observed, terminated by Cancer, the Crab." MPH

Hieroglyphic Plan, by Hermes, of the Ancient Zodiac From Kircher’s OEdipus AEgyptiacus The inner circle contains the hieroglyph of Hemphta, the triform and pantamorphic deity. In the six concentric bands surrounding the inner circle are (from within outward): (1) the numbers of the zodiacal houses in figures and also in words; (2) the modern names of the houses; (3) the Greek or the Egyptian names of the Egyptian deities assigned to the houses; (4) the complete figures of these deities; (5) the ancient or the modern zodiacal signs, sometimes both; (6) the number of decans or subdivisions of the houses. MPH



Scorpio and Libra


Capricorn and Aquarius






Gallery of Christian Symbols

A Christian Trinity From Hone's Ancient Mysteries Described In an effort to set forth in an appropriate figure the Christian doctrine of the Trinity, it was necessary to devise an image in which the three persons—Father, Son, and Holy Ghost— were separate and yet one. In different parts of Europe may be seen figures similar to this, wherein three faces are united in one head. This is a legitimate method of symbolism, for to those able to realize the sacred significance of the threefold head a great mystery is revealed. MPH

Hand decorated with the Effigies of Jesus Christ, the Virgin Mary, and the Twelve Apostles From an old print, courtesy of Carl Oscar Borg Upon the twelve phalanges of the fingers appear the likenesses of the Apostles, each bearing its own appropriate symbol. In the case of those who suffered martyrdom the symbol signifies the instrument of death. Thus, the symbol of St. Andrew is a cross; of St. Thomas a javelin or a builder’s square; of St. James the Less, a club; of St. Phillip, a cross; of St. Bartholomew, a large knife or scimitar; of St. Matthew, a sword or spear (sometimes a purse); of St. Simon, a club or saw; of St. Matthias, an axe; and of St. Judas, a halberd. The Apostles whose symbols to not relate to their martyrdom are St. Peter, who carries two crossed keys, one gold and one silver; St. James the Great, who bears a pilgrim’s staff and an scallop shell; and St. John, who holds a cup from which the poison miraculously departed in the form of a serpent. The figure of Christ upon the second phalange of the thumb. MPH

The Tree of Noah From the "Breeches" Bible of 1599 Most Bibles published during the Middle Ages contain a section devoted to genealogical tables showing the descent of humanity from Father Adam to the advent of Jesus Christ. The tree growing from the roof of the Ark represents the body of Noah and its three branches, his sons—Shem, Ham, and Japheth. The nations founded by the descendants of Noah’s three sons are appropriately shown in the circles upon the branches of the tree. While such tables are hopelessly incorrect from a historical point of view, to the symbolist their allegorical interpretations are of inestimable importance. MPH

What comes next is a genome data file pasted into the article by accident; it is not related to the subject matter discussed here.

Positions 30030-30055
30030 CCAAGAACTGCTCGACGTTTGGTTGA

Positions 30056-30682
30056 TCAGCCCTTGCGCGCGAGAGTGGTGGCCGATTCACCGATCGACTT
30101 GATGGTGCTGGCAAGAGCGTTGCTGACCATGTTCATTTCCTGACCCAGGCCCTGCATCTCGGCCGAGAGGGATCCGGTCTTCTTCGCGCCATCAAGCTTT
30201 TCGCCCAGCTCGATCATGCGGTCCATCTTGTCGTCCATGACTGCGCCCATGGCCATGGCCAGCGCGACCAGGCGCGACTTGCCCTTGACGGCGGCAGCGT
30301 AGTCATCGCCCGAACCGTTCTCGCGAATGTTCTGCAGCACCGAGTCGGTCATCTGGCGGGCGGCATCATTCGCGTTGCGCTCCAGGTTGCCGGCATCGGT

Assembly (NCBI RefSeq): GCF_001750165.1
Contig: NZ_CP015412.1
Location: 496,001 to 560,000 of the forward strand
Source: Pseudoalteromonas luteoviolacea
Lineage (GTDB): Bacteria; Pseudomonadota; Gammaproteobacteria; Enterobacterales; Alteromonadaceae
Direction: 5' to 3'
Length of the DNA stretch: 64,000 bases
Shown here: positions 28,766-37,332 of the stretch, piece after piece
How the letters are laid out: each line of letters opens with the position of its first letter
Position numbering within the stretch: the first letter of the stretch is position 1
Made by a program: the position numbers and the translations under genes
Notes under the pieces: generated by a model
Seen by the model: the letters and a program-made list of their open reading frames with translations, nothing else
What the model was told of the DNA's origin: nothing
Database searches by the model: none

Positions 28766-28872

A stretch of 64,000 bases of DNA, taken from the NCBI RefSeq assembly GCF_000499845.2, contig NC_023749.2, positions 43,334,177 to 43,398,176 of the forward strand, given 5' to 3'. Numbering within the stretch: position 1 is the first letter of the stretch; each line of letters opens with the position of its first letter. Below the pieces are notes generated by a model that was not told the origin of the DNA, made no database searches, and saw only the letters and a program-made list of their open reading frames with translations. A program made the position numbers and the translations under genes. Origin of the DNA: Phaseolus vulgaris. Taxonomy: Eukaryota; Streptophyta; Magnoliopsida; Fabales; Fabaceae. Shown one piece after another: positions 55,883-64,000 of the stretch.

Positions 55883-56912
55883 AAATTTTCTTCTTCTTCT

The Nimbus & Aureole in Symbolism From Audsley’s Handbook of Christian Symbolism The golden halos around the heads of both pagan gods and Christian saints refers to their being bathed in the glory of the sun and also to the fact that a spiritual sun within their own natures is radiating its glow-ray and surrounding them with celestial splendor. Whenever the nimbus is composed of straight radiant lines, with solar significance; whenever curved lines are used for beams, it partakes of the lunar nature; whenever they are united, it symbolizes an harmonious blending of both principles. The circular nimbus is solar and masculine, while the lozenge-shaped nimbus, or vesica piscis, lunar and feminine. The same symbolism is preserved in the circular and lozenge-shaped windows of cathedrals. There is a complete science contained in the shape, color, and adornments of the halos of saints and martyrs. A plain golden ring usually surrounds the head of a canonized saint, while God the Father and God the Son have far more ornate aureole, usually adorned with a St. George Cross, a flowered cross, or a lilied cross, with only three of the arms visible. MPH

History of the Holy Cross From Berjeau’s History of the Holy Cross (1) Adam directing Seth how to reach the Garden of Eden. (2) Seth placing the three seeds from the Tree of Life under the tongue of the dead Adam. (3) The Queen of Sheba, refusing to place her feet upon the sacred tree, forded the stream. (4) Placing the sacred tree over the door of Solomon’s Temple. (5) The crucifixion of Christ upon a cross made from the wood of the holy tree. (6) Distinguishing the true cross from the other two by testing its power to raise a corpse to life. MPH

The Tau Cross The TAU Cross was the sign which the Lord told the people of Jerusalem to mark upon their foreheads, as related by the Prophet Ezekiel. It was also placed as a symbol of liberation upon those charged with crimes but acquitted. MPH